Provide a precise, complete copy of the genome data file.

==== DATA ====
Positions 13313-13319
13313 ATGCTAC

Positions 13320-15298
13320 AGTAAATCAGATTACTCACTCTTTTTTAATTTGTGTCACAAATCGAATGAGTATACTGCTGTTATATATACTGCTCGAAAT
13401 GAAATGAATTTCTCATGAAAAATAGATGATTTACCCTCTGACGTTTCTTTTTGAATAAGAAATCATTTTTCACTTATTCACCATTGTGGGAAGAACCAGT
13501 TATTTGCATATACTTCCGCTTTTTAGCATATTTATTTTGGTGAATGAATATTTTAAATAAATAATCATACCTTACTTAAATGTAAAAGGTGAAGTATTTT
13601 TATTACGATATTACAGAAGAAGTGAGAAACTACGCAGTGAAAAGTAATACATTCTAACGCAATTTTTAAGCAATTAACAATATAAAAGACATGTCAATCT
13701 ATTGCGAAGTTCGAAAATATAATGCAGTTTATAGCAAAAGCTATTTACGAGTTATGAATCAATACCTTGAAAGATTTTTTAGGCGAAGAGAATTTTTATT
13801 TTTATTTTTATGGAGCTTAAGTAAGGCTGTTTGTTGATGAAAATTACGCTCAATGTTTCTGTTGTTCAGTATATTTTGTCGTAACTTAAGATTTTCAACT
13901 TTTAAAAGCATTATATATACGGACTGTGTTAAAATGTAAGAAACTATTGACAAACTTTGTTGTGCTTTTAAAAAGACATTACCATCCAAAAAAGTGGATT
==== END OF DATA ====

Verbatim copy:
Positions 13313-13319
13313 ATGCTAC

Positions 13320-15298
13320 AGTAAATCAGATTACTCACTCTTTTTTAATTTGTGTCACAAATCGAATGAGTATACTGCTGTTATATATACTGCTCGAAAT
13401 GAAATGAATTTCTCATGAAAAATAGATGATTTACCCTCTGACGTTTCTTTTTGAATAAGAAATCATTTTTCACTTATTCACCATTGTGGGAAGAACCAGT
13501 TATTTGCATATACTTCCGCTTTTTAGCATATTTATTTTGGTGAATGAATATTTTAAATAAATAATCATACCTTACTTAAATGTAAAAGGTGAAGTATTTT
13601 TATTACGATATTACAGAAGAAGTGAGAAACTACGCAGTGAAAAGTAATACATTCTAACGCAATTTTTAAGCAATTAACAATATAAAAGACATGTCAATCT
13701 ATTGCGAAGTTCGAAAATATAATGCAGTTTATAGCAAAAGCTATTTACGAGTTATGAATCAATACCTTGAAAGATTTTTTAGGCGAAGAGAATTTTTATT
13801 TTTATTTTTATGGAGCTTAAGTAAGGCTGTTTGTTGATGAAAATTACGCTCAATGTTTCTGTTGTTCAGTATATTTTGTCGTAACTTAAGATTTTCAACT
13901 TTTAAAAGCATTATATATACGGACTGTGTTAAAATGTAAGAAACTATTGACAAACTTTGTTGTGCTTTTAAAAAGACATTACCATCCAAAAAAGTGGATT